OTR Interviews

Cheney: Obama has 'huge credibility problem'

Uncut: Former vice president sounds off on ObamaCare 'trainwreck,' Bill Clinton's comments on Obama's promise, his fears about the Affordable Care Act's serious longterm damage, Gov. Chris Christie, GOP infighting and more


This is a rush transcript from "On the Record," November 12, 2013. This copy may not be in its final form and may be updated.

GRETA VAN SUSTEREN, FOX NEWS HOST: Listen closely. You don't hear this very often. Most likely you've never heard this one before. Former Vice President Dick Cheney agreed with former President Bill Clinton.


BILL CLINTON, FORMER PRESIDENT: So I personally believe, even if it takes a change in the law, the president should honor his commitment to the federal government made to those people and let them keep what they've got.


VAN SUSTEREN: We spoke with former Vice President Cheney earlier today.


VAN SUSTEREN: Mr. Vice President, in light of your own health experience, I know you have followed the health system very closely. I'm curious, your thoughts on ObamaCare?

DICK CHENEY, FORMER VICE PRESIDENT: It is a trainwreck, Greta, as far as I can tell. It is -- if you can't even handle the website, the thing I'm concerned about is whatever is embodied in that fundamental change in our whole health care system. The government getting more deeply involved than it ever has been before in our health care system, that's really scary. You know. What we don't know yet about how the system will work or not work is frightening. And I think the -- as I look at it, I think there is a real danger here, especially after the president so deliberately misled, I mean, he knew what was going on. He knew people were going to have their policies canceled and he went right ahead and said they wouldn't.

Time after time after time and said if up want to keep your old policy you can. So I think he has a huge credibility problem. More than that, I really worry about when kind of damage is being done to our health care system. That may have problems and there may be things we may like to fix. But I think we have the finest health care system them the world, for most of our people. There may be ways we want to tweak it but what's happening under Obama care appears to be a train wreck.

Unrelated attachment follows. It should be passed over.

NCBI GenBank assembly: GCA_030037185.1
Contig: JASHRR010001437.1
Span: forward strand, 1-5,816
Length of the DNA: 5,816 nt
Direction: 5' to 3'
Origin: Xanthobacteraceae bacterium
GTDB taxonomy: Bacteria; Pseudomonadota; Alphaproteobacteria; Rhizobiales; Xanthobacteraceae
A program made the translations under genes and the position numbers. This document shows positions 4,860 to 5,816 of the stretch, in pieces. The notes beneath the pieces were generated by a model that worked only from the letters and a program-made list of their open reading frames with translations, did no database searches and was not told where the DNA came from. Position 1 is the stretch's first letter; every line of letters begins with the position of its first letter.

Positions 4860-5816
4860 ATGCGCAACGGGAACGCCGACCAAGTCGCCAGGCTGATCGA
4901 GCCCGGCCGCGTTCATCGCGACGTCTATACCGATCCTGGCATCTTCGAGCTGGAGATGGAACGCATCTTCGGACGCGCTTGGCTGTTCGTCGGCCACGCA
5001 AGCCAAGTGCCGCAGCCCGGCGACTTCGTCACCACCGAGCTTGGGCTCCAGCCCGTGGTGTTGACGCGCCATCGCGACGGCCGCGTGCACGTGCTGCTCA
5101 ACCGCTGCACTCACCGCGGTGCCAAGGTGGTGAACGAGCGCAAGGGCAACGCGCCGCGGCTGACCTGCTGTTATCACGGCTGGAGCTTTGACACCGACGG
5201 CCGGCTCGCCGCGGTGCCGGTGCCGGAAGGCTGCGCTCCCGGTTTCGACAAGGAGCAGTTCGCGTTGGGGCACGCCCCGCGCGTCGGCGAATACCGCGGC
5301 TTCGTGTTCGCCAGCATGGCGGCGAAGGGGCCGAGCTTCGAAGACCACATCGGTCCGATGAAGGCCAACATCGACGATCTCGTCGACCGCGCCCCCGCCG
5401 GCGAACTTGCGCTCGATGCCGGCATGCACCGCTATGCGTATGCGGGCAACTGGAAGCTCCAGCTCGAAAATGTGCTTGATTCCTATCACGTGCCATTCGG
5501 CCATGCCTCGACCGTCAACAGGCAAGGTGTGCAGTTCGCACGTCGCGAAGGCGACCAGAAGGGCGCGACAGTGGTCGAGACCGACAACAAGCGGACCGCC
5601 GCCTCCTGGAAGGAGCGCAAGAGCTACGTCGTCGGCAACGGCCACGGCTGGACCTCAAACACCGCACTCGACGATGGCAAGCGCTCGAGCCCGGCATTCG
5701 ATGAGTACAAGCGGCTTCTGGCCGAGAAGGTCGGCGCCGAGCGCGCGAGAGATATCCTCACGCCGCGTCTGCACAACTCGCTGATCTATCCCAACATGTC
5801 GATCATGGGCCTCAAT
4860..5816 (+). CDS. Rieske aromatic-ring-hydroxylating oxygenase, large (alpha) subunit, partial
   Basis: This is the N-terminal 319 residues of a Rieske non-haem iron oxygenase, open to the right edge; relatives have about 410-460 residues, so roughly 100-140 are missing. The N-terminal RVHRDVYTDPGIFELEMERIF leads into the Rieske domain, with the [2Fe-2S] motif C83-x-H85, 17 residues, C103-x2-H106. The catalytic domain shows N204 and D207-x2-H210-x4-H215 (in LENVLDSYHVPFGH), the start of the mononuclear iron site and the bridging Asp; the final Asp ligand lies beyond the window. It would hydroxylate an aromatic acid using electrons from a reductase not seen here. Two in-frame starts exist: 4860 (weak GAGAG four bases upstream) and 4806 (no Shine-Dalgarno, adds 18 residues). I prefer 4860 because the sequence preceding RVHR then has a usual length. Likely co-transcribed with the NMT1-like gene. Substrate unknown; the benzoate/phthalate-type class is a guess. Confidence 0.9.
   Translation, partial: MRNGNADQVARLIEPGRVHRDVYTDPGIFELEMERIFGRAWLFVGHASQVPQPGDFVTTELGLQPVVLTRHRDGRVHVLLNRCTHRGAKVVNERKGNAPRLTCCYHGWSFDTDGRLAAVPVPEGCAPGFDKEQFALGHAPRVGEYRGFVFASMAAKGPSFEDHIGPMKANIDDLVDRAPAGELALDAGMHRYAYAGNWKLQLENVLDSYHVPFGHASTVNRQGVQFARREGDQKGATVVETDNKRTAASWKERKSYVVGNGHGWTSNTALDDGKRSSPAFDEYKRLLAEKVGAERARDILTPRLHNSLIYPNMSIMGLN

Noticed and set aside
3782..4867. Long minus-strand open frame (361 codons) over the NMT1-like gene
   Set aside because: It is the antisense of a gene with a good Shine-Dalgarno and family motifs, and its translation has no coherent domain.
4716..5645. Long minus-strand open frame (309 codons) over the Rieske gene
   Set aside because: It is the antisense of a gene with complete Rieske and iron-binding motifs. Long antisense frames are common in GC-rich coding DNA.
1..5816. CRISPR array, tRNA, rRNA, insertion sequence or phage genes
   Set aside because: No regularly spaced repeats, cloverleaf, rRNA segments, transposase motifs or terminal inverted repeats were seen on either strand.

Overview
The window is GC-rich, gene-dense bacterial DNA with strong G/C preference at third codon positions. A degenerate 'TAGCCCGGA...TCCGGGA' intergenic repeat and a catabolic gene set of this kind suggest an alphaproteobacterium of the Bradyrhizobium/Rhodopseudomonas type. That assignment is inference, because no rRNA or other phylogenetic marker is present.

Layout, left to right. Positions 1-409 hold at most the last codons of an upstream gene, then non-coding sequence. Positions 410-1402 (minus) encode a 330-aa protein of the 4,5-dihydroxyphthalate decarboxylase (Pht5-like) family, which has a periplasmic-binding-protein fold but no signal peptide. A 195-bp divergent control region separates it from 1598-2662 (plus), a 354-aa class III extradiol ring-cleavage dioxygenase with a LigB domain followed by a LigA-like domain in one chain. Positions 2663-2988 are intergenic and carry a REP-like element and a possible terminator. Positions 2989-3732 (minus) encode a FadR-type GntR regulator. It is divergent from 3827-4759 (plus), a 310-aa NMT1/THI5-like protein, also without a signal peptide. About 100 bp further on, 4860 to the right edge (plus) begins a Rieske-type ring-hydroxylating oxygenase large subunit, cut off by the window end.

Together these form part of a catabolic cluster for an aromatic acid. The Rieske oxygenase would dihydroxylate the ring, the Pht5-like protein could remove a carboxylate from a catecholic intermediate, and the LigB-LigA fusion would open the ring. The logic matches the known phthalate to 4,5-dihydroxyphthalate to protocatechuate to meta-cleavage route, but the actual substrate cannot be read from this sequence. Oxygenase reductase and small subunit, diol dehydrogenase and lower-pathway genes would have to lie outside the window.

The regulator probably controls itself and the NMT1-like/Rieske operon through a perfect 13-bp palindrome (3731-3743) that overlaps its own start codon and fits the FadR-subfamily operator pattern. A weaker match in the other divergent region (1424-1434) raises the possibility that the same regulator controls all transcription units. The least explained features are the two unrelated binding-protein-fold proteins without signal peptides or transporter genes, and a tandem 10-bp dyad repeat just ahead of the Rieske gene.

VAN SUSTEREN: Former President Bill Clinton says that President Obama should keep his pledge of the promise if you like your health care you can keep it. Your doctor, you can keep it. Your insurance, you can keep it. If we have to pass law or do something the president should do it. Is there anything you can conceive of President Obama could do to meet that commitment at this point?

CHENEY: I don't know. I'm inclined to agree with Bill Clinton. That's something that ought to be attempted. But given the complexity of the system we already have people that lost their policies who can't get new ones. These policies have been declared by law to be inadequate because of the standards written into federal regulations.

I'm not quite sure how you go -- peel back that onion. I mean, you have a situation here where you go back out to the people whose policies have been canceled and give them a new policy and -- just repeal ObamaCare? I don't know, maybe. But it is hard to think of how you are going to actually implement that. I think exactly what needs to be done is to -- repeal ObamaCare. I think it is a serious, serious foul-up, major problem in terms of the government trying to do more than it is capable of doing.

VAN SUSTEREN: If it were repealed or if we rewind to before we had ObamaCare, as a matter of fact, there are some people, some Americans who just didn't have access to medical care, what should we have done for them? What can we do? We don't want to leave them behind.

CHENEY: Right. We don't want to do that. It is also important. I always have -- problem because people -- tend to confuse medical insurance with medical care and they are not necessarily the same thing. We have a lot of people that don't have insurance and get treatment. The rest of us pick it up the cost of it, lots of times. We pay higher premiums and higher rates.

But there are an awful lot of Americans, institutions, hospitals and so forth that will service the indigent and provide medical care even if they don't have insurance. It is not quite as clear cut as saying that you have to have insurance or health. Where -- the system and a program that's provided standard of care that's the envy of the world.